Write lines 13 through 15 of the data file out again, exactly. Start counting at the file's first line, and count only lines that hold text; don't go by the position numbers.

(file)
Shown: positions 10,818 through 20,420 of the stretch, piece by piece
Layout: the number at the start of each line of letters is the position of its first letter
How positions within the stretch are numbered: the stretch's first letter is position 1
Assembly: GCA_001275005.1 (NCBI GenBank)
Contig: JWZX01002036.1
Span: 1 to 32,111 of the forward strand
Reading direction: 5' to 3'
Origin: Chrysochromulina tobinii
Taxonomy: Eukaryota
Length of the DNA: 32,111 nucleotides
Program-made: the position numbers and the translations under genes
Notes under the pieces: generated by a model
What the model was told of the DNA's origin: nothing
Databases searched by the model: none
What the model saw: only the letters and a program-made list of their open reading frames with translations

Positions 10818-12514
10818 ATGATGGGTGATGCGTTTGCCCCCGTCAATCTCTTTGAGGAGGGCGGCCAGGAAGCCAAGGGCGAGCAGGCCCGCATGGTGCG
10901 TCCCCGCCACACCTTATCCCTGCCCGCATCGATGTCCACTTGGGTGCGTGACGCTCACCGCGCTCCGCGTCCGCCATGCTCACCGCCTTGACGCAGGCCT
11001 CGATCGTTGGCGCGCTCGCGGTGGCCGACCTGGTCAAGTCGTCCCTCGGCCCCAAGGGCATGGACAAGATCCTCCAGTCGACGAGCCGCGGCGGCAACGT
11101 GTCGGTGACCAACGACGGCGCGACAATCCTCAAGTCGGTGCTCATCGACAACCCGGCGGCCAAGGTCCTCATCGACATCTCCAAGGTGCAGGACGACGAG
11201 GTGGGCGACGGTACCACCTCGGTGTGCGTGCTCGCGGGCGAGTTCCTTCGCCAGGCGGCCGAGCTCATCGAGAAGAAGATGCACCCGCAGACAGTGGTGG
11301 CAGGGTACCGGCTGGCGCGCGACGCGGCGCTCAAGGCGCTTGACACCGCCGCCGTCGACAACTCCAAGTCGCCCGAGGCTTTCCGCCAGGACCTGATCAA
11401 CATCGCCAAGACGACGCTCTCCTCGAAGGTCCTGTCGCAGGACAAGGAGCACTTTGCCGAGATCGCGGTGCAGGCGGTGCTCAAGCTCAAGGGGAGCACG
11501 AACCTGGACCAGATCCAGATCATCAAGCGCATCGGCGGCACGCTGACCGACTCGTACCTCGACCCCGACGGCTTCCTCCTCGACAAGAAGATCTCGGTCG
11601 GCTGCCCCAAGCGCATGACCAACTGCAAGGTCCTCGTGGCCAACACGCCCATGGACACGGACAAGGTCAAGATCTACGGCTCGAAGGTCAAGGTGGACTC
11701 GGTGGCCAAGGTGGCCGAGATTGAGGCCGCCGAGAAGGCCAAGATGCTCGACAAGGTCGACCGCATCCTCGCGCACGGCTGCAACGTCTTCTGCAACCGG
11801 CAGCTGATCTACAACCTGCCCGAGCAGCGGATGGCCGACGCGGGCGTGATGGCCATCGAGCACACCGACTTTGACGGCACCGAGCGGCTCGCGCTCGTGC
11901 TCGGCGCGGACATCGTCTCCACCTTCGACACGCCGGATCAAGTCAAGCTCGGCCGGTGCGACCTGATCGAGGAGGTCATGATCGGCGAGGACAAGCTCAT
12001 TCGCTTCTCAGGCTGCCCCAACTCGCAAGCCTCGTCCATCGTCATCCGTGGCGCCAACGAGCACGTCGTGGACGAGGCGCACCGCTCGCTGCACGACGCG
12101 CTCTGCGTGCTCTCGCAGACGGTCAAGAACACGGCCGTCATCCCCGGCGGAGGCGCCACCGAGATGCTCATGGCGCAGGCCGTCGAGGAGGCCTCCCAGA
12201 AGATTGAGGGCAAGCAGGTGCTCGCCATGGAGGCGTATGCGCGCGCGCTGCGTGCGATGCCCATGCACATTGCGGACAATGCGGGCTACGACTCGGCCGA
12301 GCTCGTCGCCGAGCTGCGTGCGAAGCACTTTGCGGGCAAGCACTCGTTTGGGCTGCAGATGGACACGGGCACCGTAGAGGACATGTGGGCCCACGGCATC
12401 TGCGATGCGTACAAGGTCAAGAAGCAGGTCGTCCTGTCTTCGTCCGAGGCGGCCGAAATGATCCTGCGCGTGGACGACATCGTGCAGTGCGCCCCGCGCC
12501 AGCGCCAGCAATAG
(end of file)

What the model was told of the DNA's origin: nothing
Databases searched by the model: none
What the model saw: only the letters and a program-made list of their open reading frames with translations